Shame: India comes third in cyber-bullying | delhi | Hindustan Times
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Shame: India comes third in cyber-bullying

The Global Youth Online Behaviour Survey conducted by Microsoft ranked India third in cyberbullying. A virtual offence with real consequences, Praneta Jha reports.

delhi Updated: Sep 19, 2012 23:11 IST
Praneta Jha

According to a recent survey, 53% of Indian children between 8 and 17 years have been bullied online.

The Global Youth Online Behaviour Survey conducted by Microsoft ranked India third in cyberbullying. A virtual offence with real consequences. Nishant (name changed) is one of its victims.

Nishant outshone his school seniors in basketball. But suddenly, he did not want to play anymore. The 14-year-old became withdrawn and his game started to suffer.

He finally confided in his father that jealous seniors had been harassing him online, since they could not pull him down on the basketball court.

That’s when his father sought the help of a counsellor. Nishant’s case is not an exception. A rising number of such cases are being reported, underlining the trend.

Recently, a Class 10 student of a Delhi school slashed his classmate’s arm with a paper cutter for uploading an altered picture of him with a girl, on Facebook.

Such incidents don’t come as a surprise. School children we spoke with confirm that cyberbullying is common.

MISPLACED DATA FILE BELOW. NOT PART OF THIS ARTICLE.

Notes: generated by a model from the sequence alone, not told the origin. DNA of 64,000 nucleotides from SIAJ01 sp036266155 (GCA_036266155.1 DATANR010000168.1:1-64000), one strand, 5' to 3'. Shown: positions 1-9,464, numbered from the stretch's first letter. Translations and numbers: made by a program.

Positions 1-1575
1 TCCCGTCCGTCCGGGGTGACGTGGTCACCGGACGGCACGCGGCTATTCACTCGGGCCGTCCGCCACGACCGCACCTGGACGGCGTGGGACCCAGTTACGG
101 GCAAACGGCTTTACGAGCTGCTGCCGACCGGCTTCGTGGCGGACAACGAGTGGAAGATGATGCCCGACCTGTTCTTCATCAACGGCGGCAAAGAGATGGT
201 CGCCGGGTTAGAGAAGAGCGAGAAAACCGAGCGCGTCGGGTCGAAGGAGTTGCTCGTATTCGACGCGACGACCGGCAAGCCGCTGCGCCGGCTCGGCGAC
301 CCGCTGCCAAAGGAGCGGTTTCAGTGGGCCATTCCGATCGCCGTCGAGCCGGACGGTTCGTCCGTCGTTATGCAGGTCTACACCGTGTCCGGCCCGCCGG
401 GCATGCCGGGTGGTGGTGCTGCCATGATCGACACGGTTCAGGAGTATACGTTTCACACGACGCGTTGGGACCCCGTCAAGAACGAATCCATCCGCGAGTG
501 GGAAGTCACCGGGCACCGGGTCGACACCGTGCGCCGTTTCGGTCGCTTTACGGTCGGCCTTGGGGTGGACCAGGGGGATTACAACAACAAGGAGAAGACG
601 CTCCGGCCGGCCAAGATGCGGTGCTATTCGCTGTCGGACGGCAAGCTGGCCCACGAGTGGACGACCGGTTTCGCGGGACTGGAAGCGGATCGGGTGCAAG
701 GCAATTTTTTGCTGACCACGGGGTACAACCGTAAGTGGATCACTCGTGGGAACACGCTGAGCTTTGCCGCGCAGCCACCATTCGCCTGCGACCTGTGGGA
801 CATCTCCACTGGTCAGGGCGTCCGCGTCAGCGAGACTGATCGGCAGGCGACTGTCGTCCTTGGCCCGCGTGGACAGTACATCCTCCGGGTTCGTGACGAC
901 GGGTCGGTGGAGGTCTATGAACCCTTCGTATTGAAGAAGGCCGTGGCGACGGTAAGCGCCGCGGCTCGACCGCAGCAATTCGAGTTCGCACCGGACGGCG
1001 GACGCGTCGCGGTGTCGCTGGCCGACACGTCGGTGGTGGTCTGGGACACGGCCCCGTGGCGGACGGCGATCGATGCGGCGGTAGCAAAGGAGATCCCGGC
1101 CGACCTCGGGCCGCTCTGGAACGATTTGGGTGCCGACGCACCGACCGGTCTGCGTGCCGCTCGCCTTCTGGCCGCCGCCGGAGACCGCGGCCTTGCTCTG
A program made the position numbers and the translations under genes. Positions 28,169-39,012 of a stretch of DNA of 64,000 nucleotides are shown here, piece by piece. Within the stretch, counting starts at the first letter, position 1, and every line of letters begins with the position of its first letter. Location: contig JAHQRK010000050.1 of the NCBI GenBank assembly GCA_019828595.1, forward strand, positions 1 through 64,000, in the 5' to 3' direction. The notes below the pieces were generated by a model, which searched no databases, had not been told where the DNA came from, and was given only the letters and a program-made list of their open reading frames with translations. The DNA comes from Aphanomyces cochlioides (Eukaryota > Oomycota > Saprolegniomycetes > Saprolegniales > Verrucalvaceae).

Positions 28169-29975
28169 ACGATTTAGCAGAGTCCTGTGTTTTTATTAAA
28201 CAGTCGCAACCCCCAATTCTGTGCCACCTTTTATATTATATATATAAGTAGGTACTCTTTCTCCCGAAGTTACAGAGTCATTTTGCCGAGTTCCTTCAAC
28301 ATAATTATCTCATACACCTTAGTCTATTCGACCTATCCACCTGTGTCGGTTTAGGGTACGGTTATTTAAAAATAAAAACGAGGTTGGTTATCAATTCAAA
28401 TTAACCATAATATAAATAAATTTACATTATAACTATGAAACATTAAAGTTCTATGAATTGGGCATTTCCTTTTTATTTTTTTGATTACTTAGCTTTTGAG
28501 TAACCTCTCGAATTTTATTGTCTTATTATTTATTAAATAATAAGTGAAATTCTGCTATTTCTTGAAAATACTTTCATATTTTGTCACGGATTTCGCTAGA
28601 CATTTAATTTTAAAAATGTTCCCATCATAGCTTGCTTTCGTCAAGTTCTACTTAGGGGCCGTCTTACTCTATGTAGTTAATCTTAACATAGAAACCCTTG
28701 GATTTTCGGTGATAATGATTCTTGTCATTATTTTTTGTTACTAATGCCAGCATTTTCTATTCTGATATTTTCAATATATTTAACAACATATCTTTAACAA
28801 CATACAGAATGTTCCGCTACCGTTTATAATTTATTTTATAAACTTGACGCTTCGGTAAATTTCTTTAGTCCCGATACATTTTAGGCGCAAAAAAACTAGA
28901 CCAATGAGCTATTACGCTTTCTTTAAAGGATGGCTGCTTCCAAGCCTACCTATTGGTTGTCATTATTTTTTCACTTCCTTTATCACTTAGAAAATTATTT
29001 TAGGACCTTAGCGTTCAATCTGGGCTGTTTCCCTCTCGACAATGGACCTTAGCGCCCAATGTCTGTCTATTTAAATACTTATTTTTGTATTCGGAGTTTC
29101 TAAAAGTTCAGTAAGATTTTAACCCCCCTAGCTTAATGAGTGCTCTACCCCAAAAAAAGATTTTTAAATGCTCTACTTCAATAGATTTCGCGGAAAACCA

Hate mails, online gang wars, fake profiles and digitally-altered photographs abound on the web. Nothing facilitates the game of one-upmanship like the internet.

“The easiest way to get back at someone is online,” said Srishti Sehgal, a Class 12 student at St Thomas’ School. Mandir Marg. “You don’t have to face the other person. So you can say or do things you wouldn’t in real life. You can knock someone down in front of hundreds of people who are on the site. It’s worse than school bullying,” she said.

But what has led to this explosion of online bullying among youngsters? “Children are spending more time on the internet than ever before,” said Jitendra Nagpal, a child and adolescent psychologist.

“The clandestine nature of cyberspace and the anonymity it allows the user encourages its misuse. Youngsters think there are no consequences of their actions online and lose all inhibitions.”

Schools, recognising this disturbing phenomenon, are gradually beginning to counsel their students. Children are being educated about cyber ethics and safety.

Ashok K Pandey, principal, Ahlcon International School, Mayur Vihar, said: “We cannot stop children from accessing the internet. Schools must guide students on using it in a way that doesn’t harm them or others.”

Parents, too, need to play their part and spend more time with their children, said school counsellor Geetanjali Kumar. “Technology has invaded our lives.

Children have become increasingly isolated from their families and lost out on the value system. Parental supervision of internet usage is important in case of younger children,” she said.